CARE Housing Coalition Issues Statement On New Study Showing Prevailing Wage Mandates Increase Construction Costs by 37%, Adds $84,000 to Cost of New Home

SACRAMENTO, CA – The Coalition for Affordable, Reliable and Equitable Housing issued the following statement after a new study revealed that prevailing wage mandates in private residential housing would result in $84,000 in higher housing costs.

“In a time of unprecedented crisis – as communities of color and all Californians are struggling to regain their footing from the housing crash – we cannot afford any more expensive mandates that will starve people of being able to put a roof over their head. Prevailing wage mandates, perhaps will help some members of a politically powerful special interest, but that is only achieved at the expense of every other Californian currently struggling with higher housing costs. The bottom-line is prevailing wage will lead to higher poverty, higher housing costs and make our state’s housing crisis even worse,” said John Gamboa, Cofounder and President of California Community Builders and Vice Chair of the Two Hundred Project.

The report, Impacts of a Prevailing Wage Requirement for Market Rate Housing in California, was funded by the California Homebuilding Foundation and conducted by Matthew Newman, former Executive Director for the California Institute for County Government and former Policy Analyst for the Legislative Analyst’s Office. The full report can be found here.

In his report, Mr. Newman highlights the devastating impacts of mandated prevailing wage on housing:

• Requiring prevailing wage rates for residential construction would increase hourly labor costs by 89% on average, with some parts of the state experiencing increases of more than 125%.

• This increase could translate to a 37% increase in construction costs, or about $84,000 for a typical new home.

• In addition to increasing construction costs, other effects could include a decrease in the number of new market rate homes built, a reduction in new affordable housing units for the state; both of which would result in fewer construction jobs.


“These findings are alarming and should serve as a massive red flag to policymakers considering a prevailing wage mandate on residential construction. When extraordinary costs like these are applied to housing, there are only two outcomes: a further reduction of housing supply and massive cost increases for Californians. Both would exacerbate California’s housing crisis which hits middle class families and small businesses trying to retain their workforce,” said Tom Scott, State Executive Director, NFIB California.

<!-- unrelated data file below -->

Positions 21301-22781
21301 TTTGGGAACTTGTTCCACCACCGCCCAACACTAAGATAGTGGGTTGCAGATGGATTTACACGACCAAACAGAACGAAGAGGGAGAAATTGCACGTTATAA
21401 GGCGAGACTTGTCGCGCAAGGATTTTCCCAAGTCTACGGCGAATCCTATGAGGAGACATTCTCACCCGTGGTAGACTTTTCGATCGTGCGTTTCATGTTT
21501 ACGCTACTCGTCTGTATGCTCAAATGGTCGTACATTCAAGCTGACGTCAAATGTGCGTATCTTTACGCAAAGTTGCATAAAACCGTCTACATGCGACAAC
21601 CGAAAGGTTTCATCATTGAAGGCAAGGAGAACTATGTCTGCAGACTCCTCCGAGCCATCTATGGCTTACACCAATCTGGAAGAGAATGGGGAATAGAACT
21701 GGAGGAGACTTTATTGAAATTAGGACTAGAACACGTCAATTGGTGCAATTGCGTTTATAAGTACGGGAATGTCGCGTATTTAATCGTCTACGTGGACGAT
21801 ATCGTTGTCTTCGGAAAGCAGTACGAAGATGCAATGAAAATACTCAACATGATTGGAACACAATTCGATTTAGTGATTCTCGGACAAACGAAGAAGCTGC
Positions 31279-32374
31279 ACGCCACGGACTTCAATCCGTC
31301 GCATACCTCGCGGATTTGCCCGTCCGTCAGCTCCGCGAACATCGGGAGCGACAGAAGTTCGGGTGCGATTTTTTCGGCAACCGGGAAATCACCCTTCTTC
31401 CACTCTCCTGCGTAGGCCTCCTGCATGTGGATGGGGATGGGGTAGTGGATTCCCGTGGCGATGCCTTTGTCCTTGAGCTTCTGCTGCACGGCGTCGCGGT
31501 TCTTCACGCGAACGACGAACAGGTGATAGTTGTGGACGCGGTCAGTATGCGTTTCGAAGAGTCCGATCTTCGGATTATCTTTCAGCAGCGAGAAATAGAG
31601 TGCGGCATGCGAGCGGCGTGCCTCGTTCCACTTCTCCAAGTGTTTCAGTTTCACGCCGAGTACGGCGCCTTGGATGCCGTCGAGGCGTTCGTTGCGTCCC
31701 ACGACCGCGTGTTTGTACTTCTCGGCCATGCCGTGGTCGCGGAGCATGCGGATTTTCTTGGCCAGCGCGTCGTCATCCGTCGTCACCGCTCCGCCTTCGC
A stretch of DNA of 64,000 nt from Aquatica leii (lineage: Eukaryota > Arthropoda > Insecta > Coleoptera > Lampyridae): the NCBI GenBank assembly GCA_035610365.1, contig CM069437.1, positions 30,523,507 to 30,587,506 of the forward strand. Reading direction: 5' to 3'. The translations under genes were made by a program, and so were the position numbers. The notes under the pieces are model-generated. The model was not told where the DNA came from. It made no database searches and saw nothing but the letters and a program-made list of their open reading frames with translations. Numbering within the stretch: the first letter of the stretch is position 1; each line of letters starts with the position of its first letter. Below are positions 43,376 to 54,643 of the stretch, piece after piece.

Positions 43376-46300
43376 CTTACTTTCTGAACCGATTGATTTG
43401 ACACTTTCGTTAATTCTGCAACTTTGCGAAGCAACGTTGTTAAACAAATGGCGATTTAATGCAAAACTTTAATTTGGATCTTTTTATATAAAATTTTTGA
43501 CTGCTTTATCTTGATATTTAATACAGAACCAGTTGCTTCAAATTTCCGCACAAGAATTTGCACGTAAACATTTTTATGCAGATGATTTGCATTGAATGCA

The findings of the CHF report, reinforce those by the California Business Roundtable’s Center for Jobs Study in May 2017 that also found troubling impacts of mandated prevailing wage on housing affordability.  Some of the key findings from the Center for Jobs study, include:

  • Dramatically increases the number of Californians living in poverty by another 481,000
  • Higher housing costs of as much as $79,000 per single family unit
  • An increase of $86,000 per unit in a multifamily development
  • Monthly rent increase of as much as $460 per unit in multifamily developments
  • 372,700 fewer jobs
  • $34.2 billion reduction in total California GDP
  • $16.2 billion in lost revenues to State and Local Governments
  • Results in longer commutes and further drive Californians from major job centers as they seek housing they can afford


About California’s Housing Crisis:

California is struggling with a severe supply and demand imbalance that is pushing home affordability further out of reach for most Californians. This housing shortage is having a significant impact on households – pushing many out of the communities where they work and forcing households to spend a disproportionate amount of their monthly income on housing.

Research conducted by the Legislative Analyst’s Office shows the only significant path towards bringing down California’s alarmingly high housing costs is to directly address the current housing shortage and significantly increase supply. To achieve this, the Legislature must implement robust reforms to make it less expensive to build in California by reducing fees that help drive up costs and ease regulations that are routinely used as local impediments to new housing projects.

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